18 December 2012

The Coming Storm: Ethnic Nationalism

Hobsbawm remains firm in his conviction that "human needs cannot be satisfied by the market," and that capitalism is a historical phenomenon — which means it is not permanent, that its dynamism points to more and deeper crises to come. The current crisis has once again suggested to millions of people that "capitalism is not the answer, but the question." What are we then to make of this historical question, and how exactly do we resolve it?

How to Change the World is an optimistic title that seems to hold out the promise of some kind of answer. But Hobsbawm's book is not a call to today's working class, which in the end he diagnoses as "helpless." In fact, he argues that the most likely working-class politics in the coming era will not be some version of socialism but rather "ethnic nationalism": an attempt to fight globalization and mass unemployment through anti-immigrant (and anti-Chinese) policies. So if a rebellion from today's working class isn't going to "change the world," how exactly do we change it? The Communist Manifesto, Hobsbawm points out, did mention one alternative ending to the succession of capitalist crises: not proletarian revolution, but rather "the common ruin of the contending classes." Given what we're seeing today, with a profound weakening of the working class among contending forces, this "common ruin" seems like a possible scenario — and perhaps even a likely one.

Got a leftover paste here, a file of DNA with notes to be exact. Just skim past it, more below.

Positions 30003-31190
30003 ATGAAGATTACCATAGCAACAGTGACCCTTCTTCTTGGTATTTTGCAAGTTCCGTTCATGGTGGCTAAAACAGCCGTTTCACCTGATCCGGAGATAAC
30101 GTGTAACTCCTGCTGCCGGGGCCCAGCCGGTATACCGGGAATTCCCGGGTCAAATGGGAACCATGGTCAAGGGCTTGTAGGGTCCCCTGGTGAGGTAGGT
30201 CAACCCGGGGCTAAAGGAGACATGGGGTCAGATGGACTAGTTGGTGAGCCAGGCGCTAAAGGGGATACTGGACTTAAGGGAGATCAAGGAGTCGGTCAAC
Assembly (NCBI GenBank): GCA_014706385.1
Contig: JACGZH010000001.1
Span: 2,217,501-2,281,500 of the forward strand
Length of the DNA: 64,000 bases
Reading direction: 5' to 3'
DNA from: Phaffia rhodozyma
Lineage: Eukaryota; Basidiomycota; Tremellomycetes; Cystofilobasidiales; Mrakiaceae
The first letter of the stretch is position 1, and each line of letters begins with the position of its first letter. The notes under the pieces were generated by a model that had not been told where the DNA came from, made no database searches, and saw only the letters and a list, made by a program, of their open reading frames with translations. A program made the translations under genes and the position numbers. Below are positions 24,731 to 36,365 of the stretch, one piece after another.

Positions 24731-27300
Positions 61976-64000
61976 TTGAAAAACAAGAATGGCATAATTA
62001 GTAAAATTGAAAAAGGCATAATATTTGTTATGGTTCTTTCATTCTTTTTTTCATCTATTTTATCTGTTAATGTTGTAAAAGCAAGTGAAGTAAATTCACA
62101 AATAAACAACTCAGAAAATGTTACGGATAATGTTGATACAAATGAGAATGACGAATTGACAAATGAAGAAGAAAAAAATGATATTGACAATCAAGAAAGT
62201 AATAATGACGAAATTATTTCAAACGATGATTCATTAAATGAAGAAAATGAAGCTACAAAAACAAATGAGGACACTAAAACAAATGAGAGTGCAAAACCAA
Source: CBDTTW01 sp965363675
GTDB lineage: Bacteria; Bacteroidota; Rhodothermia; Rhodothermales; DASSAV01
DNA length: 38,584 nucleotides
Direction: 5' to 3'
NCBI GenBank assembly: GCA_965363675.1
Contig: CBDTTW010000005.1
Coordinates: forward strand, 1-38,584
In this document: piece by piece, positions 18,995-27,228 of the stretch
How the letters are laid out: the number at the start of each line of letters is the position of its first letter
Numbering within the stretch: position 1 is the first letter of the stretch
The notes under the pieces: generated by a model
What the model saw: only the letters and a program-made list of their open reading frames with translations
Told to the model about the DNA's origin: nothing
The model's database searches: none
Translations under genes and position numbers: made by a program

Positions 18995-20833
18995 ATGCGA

(book review by jon wiener of eric hobsbawm's how to change the world)

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